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The Dynamics of Income-Related Health Inequalities in Australia versus Great Britain

Author

Listed:
  • Calara, Paul Samuel

    () (The Swedish Institute for Health Economics (IHE))

  • Gerdtham, Ulf-G

    () (Department of Economics, Lund University)

  • Petrie, Dennis

    () (Centre for Health Economics, Monash University)

Abstract

This study compares the evolution of income-related health inequality (IRHI) in Australia (2001–2006) and in Great Britain (1999–2004) by exploring patterns of morbidity- and mortality-related health changes across income groups. Using Australian longitudinal data, the change in health inequality is decomposed into those changes related to health changes (income-related health mobility) and income changes (health-related income mobility), and compared with recent results from Great Britain. Absolute IRHI increased for both sexes, indicating greater absolute health inequality in Australia over this period, similar to that seen in Great Britain. The income-related health mobility indicates that this was due to health losses over this period being concentrated in those initially poor who were significantly more likely to die. The health-related income mobility further indicates that those who moved up the income distribution during the period were more likely to be those who were healthy. Australian estimates of mobility measures are similar, if not greater, in magnitude than for Great Britain. While reducing health inequality remains high on the political agenda in Great Britain, it has received less attention in Australia even though the evidence provided here suggests it should receive more attention.

Suggested Citation

  • Calara, Paul Samuel & Gerdtham, Ulf-G & Petrie, Dennis, 2016. "The Dynamics of Income-Related Health Inequalities in Australia versus Great Britain," Working Papers 2016:20, Lund University, Department of Economics.
  • Handle: RePEc:hhs:lunewp:2016_020
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    File URL: http://project.nek.lu.se/publications/workpap/papers/wp16_20.pdf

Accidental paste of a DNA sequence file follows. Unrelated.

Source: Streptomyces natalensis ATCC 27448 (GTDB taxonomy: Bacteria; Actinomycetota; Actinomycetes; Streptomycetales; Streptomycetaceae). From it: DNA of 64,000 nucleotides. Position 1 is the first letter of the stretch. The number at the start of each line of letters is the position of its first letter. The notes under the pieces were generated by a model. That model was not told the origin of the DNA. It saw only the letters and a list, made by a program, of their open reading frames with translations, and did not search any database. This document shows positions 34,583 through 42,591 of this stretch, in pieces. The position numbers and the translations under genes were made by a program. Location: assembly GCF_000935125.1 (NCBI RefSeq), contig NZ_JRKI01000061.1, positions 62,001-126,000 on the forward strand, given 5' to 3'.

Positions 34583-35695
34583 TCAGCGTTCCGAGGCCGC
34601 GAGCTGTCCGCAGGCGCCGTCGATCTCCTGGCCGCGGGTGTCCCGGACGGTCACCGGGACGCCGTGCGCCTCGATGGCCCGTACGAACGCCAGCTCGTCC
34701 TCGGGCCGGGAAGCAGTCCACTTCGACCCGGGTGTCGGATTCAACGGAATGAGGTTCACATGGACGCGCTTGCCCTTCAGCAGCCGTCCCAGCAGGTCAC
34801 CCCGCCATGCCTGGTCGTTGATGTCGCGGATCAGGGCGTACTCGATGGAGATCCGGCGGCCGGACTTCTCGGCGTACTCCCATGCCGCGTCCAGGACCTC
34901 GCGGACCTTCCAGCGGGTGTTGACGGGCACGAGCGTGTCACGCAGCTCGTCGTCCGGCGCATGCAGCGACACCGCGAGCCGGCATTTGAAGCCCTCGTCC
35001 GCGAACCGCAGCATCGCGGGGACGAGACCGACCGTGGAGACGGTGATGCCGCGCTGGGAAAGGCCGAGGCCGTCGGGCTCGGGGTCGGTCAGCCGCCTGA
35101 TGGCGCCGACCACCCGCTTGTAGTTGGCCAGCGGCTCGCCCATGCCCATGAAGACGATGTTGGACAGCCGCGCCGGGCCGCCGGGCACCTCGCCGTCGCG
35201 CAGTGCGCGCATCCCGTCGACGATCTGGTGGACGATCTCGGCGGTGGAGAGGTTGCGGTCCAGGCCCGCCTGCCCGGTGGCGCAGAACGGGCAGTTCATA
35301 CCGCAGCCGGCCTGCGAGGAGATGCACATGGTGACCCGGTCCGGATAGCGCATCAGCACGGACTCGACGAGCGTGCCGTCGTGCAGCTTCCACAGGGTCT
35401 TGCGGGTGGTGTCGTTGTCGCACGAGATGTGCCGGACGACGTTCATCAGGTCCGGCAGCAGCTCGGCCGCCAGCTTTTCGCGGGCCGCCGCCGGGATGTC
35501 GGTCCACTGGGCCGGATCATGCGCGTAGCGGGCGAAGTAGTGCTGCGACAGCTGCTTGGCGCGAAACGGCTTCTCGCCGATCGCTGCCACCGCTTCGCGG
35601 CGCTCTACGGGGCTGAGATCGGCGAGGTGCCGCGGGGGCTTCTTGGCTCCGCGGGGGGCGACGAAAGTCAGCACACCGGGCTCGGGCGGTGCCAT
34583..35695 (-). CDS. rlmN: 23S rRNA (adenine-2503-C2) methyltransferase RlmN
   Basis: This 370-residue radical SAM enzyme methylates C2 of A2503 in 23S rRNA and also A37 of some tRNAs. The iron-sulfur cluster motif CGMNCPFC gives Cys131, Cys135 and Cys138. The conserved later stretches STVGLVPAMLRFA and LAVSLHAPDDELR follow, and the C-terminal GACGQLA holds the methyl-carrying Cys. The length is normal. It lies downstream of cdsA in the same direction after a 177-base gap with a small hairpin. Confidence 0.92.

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    References listed on IDEAS

    as
    1. Petrie, Dennis & Allanson, Paul & Gerdtham, Ulf-G., 2011. "Accounting for the dead in the longitudinal analysis of income-related health inequalities," Journal of Health Economics, Elsevier, vol. 30(5), pages 1113-1123.
    2. Kjellsson, Gustav & Gerdtham, Ulf-G., 2013. "Lost in Translation: Rethinking the Inequality-Equivalence Criteria for Bounded Health Variables," Working Papers 2013:18, Lund University, Department of Economics, revised 02 Jan 2014.
    3. Clarke, Philip M. & Gerdtham, Ulf-G. & Johannesson, Magnus & Bingefors, Kerstin & Smith, Len, 2002. "On the measurement of relative and absolute income-related health inequality," Social Science & Medicine, Elsevier, vol. 55(11), pages 1923-1928, December.
    4. M. Kamrul Islam & Ulf‐G. Gerdtham & Philip Clarke & Kristina Burström, 2010. "Does income‐related health inequality change as the population ages? Evidence from Swedish panel data," Health Economics, John Wiley & Sons, Ltd., vol. 19(3), pages 334-349, March.
    5. Kristof Bosmans, 2016. "Consistent Comparisons of Attainment and Shortfall Inequality: A Critical Examination," Health Economics, John Wiley & Sons, Ltd., vol. 25(11), pages 1425-1432, November.
    6. Paul Allanson & Dennis Petrie, 2014. "Understanding The Vertical Equity Judgements Underpinning Health Inequality Measures," Health Economics, John Wiley & Sons, Ltd., vol. 23(11), pages 1390-1396, November.
    7. Allanson, Paul & Gerdtham, Ulf-G. & Petrie, Dennis, 2010. "Longitudinal analysis of income-related health inequality," Journal of Health Economics, Elsevier, vol. 29(1), pages 78-86, January.
    8. Allanson, Paul & Petrie, Dennis, 2013. "Longitudinal methods to investigate the role of health determinants in the dynamics of income-related health inequality," Journal of Health Economics, Elsevier, vol. 32(5), pages 922-937.
    9. Kjellsson, Gustav & Gerdtham, Ulf-G., 2013. "On correcting the concentration index for binary variables," Journal of Health Economics, Elsevier, vol. 32(3), pages 659-670.
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    More about this item

    Keywords

    HILDA; BHPS; income-related health inequality; longitudinal analysis; vertical equity;
    All these keywords.

    JEL classification:

    • D39 - Microeconomics - - Distribution - - - Other
    • D63 - Microeconomics - - Welfare Economics - - - Equity, Justice, Inequality, and Other Normative Criteria and Measurement
    • I18 - Health, Education, and Welfare - - Health - - - Government Policy; Regulation; Public Health

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